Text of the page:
Skip school. Don’t help with housework. Return anger with a higher degree of rage. Use coarse language. Objectify. Disrespect public property.
Expectations for local teenage boys, in many peoples’ minds, do not rise much higher than this.
And those who challenge expectations face consequences. So when fifty teenagers piled into the community center, for the first day of our Young Leaders’ “Winter” Camp, their presence defied stereotypes.
They were not taking a break during school holidays, with their peers. They were sitting shoulder to shoulder, cross-legged on carpet squares, listening carefully as the program director explained the week’s themes: Understand your identity. Understand the truth. Understand what it means to be a leader.
They watched clips from a speech by the highly-respected ruler of this nation; he called on youth to become authentic and clear-sighted leaders. They listened to a story about an eagle who was raised as a chicken: born to ride the wind instead of scratch the soil, but limited by the assumptions she had internalized. And throughout that hour, they seemed to forget that only a thin square of fabric separated them from the cold concrete floor.
They were locked in to every word that was said.
Two weeks ago, I sat along the beach, wondering what I was called to and searching for one word to lock in to for the next twelve months…. Something to shape my approach to work, friendships, family, faith, and everything else. No big deal, right?
One word. But as the sun was setting, I still had thousands of words tumbling in my mind. Fragments of dreams, run-on sentences of determinations, each lofty but seemingly empty. I had already tried hard, in the past year, to become all of those things. I had landed far short of my goals. Why should I expect my story to be different this year?
The students, when they finish their Winter Camp, will have heard writer Chimamanda Ngozi Adichie’s TEDTalk The Danger of a Single Story. She tells of growing up in middle-class Nigeria, on a university campus. Later, in the United States, she discovered that many people had a single story of Africa: one of “senseless war,” poverty, and rampaging diseases.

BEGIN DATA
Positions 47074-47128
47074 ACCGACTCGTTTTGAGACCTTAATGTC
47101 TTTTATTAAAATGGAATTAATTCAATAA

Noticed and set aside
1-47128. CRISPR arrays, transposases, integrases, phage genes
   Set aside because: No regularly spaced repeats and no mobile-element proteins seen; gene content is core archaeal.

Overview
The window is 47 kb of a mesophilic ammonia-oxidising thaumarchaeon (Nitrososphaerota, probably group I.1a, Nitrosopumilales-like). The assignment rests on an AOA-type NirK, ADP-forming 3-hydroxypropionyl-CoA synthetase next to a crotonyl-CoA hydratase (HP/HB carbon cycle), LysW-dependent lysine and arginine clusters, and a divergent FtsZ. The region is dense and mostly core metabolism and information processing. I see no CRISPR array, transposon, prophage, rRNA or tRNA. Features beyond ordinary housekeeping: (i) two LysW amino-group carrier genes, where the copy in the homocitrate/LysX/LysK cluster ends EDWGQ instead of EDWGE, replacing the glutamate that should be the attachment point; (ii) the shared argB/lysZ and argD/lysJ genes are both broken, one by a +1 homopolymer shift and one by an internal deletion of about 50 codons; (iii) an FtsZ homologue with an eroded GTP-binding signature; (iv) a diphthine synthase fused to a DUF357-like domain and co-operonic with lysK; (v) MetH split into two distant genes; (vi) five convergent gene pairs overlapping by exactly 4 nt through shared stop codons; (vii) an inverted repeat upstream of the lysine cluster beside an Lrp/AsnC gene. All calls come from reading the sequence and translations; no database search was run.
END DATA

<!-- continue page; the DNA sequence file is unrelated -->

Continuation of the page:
When she– or her novels– did not fit into those categories, she faced others’ disappointment.
She admits that, at times, she too has believed in “single stories.” After seeing much Western media coverage on desperate immigrants from Mexico, who risked the breath in their bodies to achieve American soil, Adichie was shocked to travel south of the border and see contented souls, living out daily routines.
And, she says, she was ashamed. She had bought into the media’s tale, as if it were the defining narrative for all Mexicans. “That is how to create a single story,” she realized. “Show a people as one thing, and only one thing, over and over again, and that is what they become.”
During the camp the Young Leaders will choose a way to express their condolences, to youth in a similar leadership program, in a city where 136 students and 13 adults recently lost their lives. They know that many people around the world associate the majority faith here with violence, although they themselves are grieved and horrified by the events in Peshwar… and now also in Paris. Adiche’s words resound in the context of these tragedies: “The single story creates stereotypes, and the problem with stereotypes is not that they are untrue, but that they are incomplete. They make one story become the only story.”
These teenagers face the single story of assumptions from outside their culture, expectations within their neighborhoods– and the limitations they put on themselves. Will others’ opinions, or their own past failures, define their futures? Will they internalize false presuppositions, like the story of the eagle who thought she was a chicken?
Or will they figure out who they really were made to be?
Stories soar in the context of relationships. Sitting by the sea, searching for the right word, I saw that I had limited my hopes for 2015 to what – I – was capable of making happen. Alone.
So I chose a word that is primarily relational. It depends more on the Author of the story than on anyone else, and it feels like a risk. If you gave me a word, and I gave you mine, know that I will remember you this year — we’re in this story together. And if not, but you want in, comment with your word below :-).
Me. You. The teenagers in the leadership program .
Will we tell a second story?